Best Active Deterrence Camera Set Up
Hi everyone, Joe here with an article and two awesome videos for you; and Today we’re going to show you the process for “Best Active Deterrence Camera Set-Up”. So what is “Best Active Deterrence Camera Set Up” really? We’ll, we carry the best active deterrence camera for your dollar, and we want to show you how to best set up its features. Those features are the camera’s ability to trigger it’s LED flash and audio recording on IVS rule triggers. This can be used as an alarm deterrent or – like in the video’s example as a greeting. We’ll also show you how to add your own custom recordings as well. Keep in mind you’ll need your own way to create audio files such as a PC with a microphone and audio recording software- you’ll also have to make sure those files are accessible from the PC you’ll be using today. Watch the first video to learn how to set it up, and check out our other video at the bottom for a short skit, and explanation of the camera’s benefits, uses, and features!
Before you begin, you’ll want to make sure you’ve at the very least initialized the Active Deterrence camera. If you need help with that process- you can find a link to that guide in the description. Beyond that, we have a few setup recommendations and tools you will need so let’s start there.
Firstly we recommend you have the Active deterrence camera connected to an external POE switch that is part of a network you can easily access- at least for the initial setup- rather than directly to a recorder’s onboard POE. red x onboard poe*This is because you’ll need to access the camera directly to activate and program some of the related settings- and this is not normally possible what the camera is connected to the NVRs private POE network. If the camera is to be ultimately used with an Onboard POE- it can be moved to this after setup.
If you want to complete the Best Active Deterrence Camera Set-Up properly, it’s important to note the following:
A major part of this process – setting up IVS rules for the camera- will require the camera to be mounted in the location for which it will be viewing. Before routing, burying, or otherwise permanently concealing the camera’s cabling- it’s good to leave the cabling just accessible enough that it can be attached to an access network, and then moved over if need be.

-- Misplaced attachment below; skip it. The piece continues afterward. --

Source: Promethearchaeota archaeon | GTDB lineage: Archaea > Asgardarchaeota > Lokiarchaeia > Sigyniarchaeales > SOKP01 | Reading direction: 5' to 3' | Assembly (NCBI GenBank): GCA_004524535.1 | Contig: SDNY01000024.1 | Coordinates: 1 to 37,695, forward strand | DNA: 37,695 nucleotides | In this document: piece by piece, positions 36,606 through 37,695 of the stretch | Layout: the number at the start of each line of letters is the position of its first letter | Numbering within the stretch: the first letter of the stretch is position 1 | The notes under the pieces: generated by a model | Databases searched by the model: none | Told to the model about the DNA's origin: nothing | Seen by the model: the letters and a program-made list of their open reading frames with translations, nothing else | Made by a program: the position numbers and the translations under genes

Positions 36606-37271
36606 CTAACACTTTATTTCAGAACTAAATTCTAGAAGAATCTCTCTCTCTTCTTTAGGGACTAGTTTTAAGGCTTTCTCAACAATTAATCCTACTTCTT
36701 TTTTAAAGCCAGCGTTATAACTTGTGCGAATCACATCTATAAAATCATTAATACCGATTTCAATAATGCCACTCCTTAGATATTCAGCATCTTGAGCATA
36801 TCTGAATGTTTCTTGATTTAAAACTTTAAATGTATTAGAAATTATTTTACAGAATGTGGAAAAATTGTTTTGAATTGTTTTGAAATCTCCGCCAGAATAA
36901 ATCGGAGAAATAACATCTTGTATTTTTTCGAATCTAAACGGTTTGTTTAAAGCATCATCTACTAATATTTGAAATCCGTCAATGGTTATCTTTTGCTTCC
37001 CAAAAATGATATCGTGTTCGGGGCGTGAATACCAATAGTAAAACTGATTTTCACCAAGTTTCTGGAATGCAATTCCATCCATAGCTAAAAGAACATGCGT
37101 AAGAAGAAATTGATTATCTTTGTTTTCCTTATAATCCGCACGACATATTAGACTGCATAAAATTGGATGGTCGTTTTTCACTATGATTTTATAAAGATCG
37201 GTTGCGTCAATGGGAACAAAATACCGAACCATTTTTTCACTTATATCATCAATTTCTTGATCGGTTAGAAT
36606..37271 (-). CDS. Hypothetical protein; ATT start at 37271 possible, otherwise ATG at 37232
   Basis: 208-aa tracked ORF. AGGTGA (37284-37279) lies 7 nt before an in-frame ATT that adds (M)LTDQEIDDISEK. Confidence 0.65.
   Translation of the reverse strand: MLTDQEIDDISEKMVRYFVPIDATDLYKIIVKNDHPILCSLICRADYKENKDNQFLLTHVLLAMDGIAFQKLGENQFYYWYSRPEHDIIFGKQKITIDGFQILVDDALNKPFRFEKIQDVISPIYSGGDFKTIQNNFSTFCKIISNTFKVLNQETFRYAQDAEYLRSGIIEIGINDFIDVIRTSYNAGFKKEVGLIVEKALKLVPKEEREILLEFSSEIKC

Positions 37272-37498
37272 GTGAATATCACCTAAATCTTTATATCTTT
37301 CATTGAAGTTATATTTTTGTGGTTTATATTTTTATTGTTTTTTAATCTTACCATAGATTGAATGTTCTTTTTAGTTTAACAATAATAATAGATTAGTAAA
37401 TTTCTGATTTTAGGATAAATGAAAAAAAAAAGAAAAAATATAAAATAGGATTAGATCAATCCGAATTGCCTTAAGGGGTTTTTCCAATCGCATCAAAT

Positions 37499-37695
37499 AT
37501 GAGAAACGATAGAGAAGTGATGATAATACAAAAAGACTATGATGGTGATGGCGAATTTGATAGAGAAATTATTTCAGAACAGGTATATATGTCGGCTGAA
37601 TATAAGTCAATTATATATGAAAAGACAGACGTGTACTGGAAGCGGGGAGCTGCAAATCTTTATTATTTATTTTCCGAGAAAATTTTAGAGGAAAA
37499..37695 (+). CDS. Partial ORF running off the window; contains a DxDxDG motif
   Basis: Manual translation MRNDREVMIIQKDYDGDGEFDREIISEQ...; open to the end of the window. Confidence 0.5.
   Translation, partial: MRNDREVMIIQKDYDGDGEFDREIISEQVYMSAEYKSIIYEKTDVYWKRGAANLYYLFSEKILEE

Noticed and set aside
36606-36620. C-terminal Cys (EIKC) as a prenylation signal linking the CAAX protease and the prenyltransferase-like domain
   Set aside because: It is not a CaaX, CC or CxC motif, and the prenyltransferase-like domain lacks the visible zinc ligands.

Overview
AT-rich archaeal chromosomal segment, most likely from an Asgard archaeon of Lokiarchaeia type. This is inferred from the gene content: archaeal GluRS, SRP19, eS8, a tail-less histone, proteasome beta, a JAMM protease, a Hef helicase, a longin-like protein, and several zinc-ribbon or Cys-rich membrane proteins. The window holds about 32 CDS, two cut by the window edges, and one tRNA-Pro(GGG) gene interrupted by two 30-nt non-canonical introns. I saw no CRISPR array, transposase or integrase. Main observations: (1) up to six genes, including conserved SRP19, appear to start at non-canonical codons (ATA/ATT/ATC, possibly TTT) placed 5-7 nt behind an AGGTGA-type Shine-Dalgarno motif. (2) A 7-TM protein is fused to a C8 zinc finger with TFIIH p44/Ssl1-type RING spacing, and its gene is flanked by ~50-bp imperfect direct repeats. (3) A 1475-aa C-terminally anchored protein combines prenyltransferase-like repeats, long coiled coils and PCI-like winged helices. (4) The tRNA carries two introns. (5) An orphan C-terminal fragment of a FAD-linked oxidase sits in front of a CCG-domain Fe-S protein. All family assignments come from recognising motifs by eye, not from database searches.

You’ll need a Windows PC that has access to the same network as the Camera. We recommend that you download and extract the elite Configuration Tool, as it can make discovering the camera on the network easier. Thats everything we’ll need, so follow along with the video, or read the article and we can get started!
You’ll first want to open the config tool, so let’s start the program. After it loads it will populate a list of any cameras it sees on the network. Once you see your camera in the list- click the IE logo here to open the cameras web interface in an internet explorer window. If you’re entering the IP of the camera into your browser manually- be advised you need to use Internet Explorer- as no other browser will be compatible with the plugin for the interface.
Once the interface is loaded- log in with your password. The first thing we’re going to show you is how to access the list of existing alarm audio files- and to add your own. Then, we’ll show you how to set up an IVS rule using that sound file- or one of the existing files. First, click the setting at the top of the screen, then click “audio” under the camera menu. From here click alarm audio. This will show you a list of the items available currently for the audio files.s You can preview any of them, or download the files as well. You’ll notice the modify and delete options are grey- this is because you cannot make changes to any of the preload audio files in the camera. You can however add your own file. Click “add audio file” and then click the upload button. This will allow you to select a small audio file and add it to the alarm sounds list. Tested working formats are Wav and Mp3- M4a will not work. You’ll see our file “Test Audio” has now been added to the list. So now let’s set up a rule that triggers this file. Next, go to the event settings, and then click the smart plan. From here, make sure IVS is selected- it will appear highlighted in orange and click save. Next, go to the IVS tab
From here we’ll need to add a rule. There’s a ton of IVS feature info and multiple types of rules. For a deeper dive into IVS- check out our video on that- link found in the description. For our example, we’re going to use a tripwire setup. Once we set the rule, by drawing the line, and checking our record parameters- its time to set up Active deterrence specific features.
First is the “Audio Linkage” feature. You can check this box to make it so the rule will trigger an alarm sound file when crossed. You can set how many times you’d like the sound to play- up to a maximum of ten times. And you can select which file to play, as you can see our test file is in the list- so lets set that.
On the front of the AD camera, there are two White LEDs that flicker when the rule is triggered you can set whether or not the lights stay on, or if they flicker, and at what frequency. We’ll set ours to medium flicker. You can also set the duration of how long you’d like the flicker to continue up to a maximum of 30 seconds.
When all finished saving the rule.
One last piece of advice before we show you this camera working in action. This only applies If you intend to use the camera with a recorder’s onboard POE, make sure the camera is set to DHCP before swapping it from the main network to the recorders POE. to do this navigate to networking, TCP/IP, and make sure DHCP is selected and hit save. Again, this only should be done if the camera is to be used with a recorder with onboard POE.
Thanks again for joining us and check out our Active deterrence skit below!
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